Budget Sports Photographer

At all the major sporting events, if you scan the sidelines, you see various photographers and their pro gear shooting the event. Sports photography can become very expensive quickly. Some of the lenses can run you over $10k just by themselves. If you watch each of those photographers on the sidelines, they have gotten where they through hard work and sacrifice. There is much to more to success than just a camera and the latest gear. That was a lesson I learned through my journey to improve and grow as a photographer.


I shot the above image with my Nikon D70s / Nikon 70-210F4 lens combo. The combo together cost me less than $300. The D70s is a 6MP dslr that allows me to shoot in either full manual mode or aperture priority. The lens is a constant f4 throughout the zoom range. As long as you have decent light, you can take some nice photos. Success comes with lots of practice and the honing of your shooting technique. My job as a photographer is to produce good shots no matter what kind of gear I have.


Nikon D70s with Nikon 70-210 f4

I’ve learned to work within the constraints of my gear and produce good images. I choose not to let my gear be the reason I cannot succeed. Of course there are limits to everything. The D70s has limited ISO performance and the 70-210 f4 lens is limited by light and a nearly 30 year old design. By overcoming these challenges, it makes me develop more as a photographer!

Nikon D70s Challenge

It’s been a while since I actually wrote something on this blog. Photography gear is often a hot button topic amongst people. Some believe that it is the gear that makes the great shots; not the actual photographer. The analogy I often use is, does owning a Porsche 911 turbo automatically make a person a better driver than the guy driving the 94 Saab 900? It’s true that the Porsche could most likely wipe the floor with the Saab. Performance wise, the Porsche has an edge, however the responsibility for getting the most out of either car lies with the driver. A good driver can get more performance out of the Saab versus a bad driver out of the Porsche.

The same goes for camera gear. We as photographers are tasked with creating memories. The gear is nothing more than a mere tool to assist in that task. The quality of the tools in your arsenal can make the job easier or harder. My mantra has always been to try and do more with less. When I started out in photography, I couldn’t afford the more expensive gear that was available. I had to learn to make do with the tools that I has at my disposal. Sure it was tough and I got a crash course in extreme failure fairly quickly.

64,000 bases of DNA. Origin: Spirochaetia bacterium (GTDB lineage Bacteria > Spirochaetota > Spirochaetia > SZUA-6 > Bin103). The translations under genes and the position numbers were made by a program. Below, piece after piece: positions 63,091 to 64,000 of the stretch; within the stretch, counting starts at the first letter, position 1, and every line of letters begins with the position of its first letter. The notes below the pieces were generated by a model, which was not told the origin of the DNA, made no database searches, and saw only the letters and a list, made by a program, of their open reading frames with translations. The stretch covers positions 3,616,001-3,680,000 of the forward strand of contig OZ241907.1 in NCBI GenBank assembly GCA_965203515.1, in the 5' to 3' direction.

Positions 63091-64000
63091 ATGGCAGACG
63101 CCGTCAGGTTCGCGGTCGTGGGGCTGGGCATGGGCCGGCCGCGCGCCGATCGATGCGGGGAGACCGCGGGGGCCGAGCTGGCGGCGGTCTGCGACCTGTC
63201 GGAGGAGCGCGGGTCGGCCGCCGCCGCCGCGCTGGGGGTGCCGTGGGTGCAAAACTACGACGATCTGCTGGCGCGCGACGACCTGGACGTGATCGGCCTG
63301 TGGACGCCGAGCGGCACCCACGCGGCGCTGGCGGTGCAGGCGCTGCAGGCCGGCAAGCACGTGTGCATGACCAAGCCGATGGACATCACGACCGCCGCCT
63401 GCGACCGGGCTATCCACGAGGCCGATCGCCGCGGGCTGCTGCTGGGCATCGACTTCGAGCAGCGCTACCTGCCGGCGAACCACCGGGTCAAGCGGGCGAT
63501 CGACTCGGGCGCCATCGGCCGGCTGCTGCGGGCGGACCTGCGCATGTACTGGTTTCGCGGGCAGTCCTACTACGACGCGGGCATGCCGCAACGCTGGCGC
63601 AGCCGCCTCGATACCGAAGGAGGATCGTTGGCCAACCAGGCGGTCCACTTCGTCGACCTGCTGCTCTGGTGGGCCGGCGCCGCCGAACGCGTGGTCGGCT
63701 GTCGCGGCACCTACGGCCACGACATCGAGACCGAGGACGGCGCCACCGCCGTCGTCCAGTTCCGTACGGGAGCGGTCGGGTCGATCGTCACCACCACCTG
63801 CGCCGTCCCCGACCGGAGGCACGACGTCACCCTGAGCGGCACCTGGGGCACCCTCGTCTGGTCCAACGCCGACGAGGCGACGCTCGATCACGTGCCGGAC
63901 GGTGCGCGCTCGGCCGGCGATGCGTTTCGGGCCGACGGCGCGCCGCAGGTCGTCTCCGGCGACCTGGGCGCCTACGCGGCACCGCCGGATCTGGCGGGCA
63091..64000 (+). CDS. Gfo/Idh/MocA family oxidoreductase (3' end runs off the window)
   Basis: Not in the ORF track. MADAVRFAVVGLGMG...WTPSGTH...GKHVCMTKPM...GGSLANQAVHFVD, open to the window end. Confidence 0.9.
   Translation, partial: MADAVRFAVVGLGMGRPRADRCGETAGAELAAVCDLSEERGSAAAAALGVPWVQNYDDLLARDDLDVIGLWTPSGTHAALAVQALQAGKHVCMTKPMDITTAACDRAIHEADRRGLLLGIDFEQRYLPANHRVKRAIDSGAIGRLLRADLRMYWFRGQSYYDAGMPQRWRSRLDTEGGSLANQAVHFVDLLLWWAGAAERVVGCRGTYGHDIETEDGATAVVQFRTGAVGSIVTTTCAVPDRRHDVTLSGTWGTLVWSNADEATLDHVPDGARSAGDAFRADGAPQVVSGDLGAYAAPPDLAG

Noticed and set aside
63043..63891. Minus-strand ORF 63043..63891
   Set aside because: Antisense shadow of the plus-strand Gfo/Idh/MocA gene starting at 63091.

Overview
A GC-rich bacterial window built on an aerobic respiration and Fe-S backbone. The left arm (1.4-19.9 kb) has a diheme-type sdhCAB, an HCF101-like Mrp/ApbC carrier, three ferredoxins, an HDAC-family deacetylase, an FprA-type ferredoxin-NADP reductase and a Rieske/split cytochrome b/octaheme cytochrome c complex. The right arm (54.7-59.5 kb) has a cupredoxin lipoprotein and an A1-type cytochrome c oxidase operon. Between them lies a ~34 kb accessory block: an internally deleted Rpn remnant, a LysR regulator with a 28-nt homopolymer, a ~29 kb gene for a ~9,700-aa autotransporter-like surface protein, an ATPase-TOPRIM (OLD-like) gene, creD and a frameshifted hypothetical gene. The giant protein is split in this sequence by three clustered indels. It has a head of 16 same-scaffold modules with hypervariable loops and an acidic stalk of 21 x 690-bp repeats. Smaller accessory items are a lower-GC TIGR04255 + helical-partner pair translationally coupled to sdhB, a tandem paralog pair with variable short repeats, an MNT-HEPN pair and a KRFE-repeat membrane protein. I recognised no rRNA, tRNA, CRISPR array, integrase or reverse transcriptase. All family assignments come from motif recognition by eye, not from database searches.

I currently have two Nikon D70s digital cameras. This is my third go around owning the D70s cameras. I have been the former owner of the D200, D300, and D7000 dslrs. Unfortunately I had to downgrade when times got tough. The challenge for me has been to learn how to produce great images from the gear that I currently own. When I first used my first D70s, i thought it was such a slow outdated camera. I lusted after the newer stuff. I kept telling myself that once I got the latest and greatest gear, that my pictures would drastically improve.

That wasn’t the case at all. While some of my technical skills with taking photos improved, I was rather stagnant when it came to creating good images. Now I am having to shoot on a budget. I guess you can call me the budget sports photographer. ultimately I do hope to get newer gear, but for now I want to embrace the D70s challenge. I want to create images that stand on their own merit. It’s not the kind of tools that you have that make you great; it’s how you use them.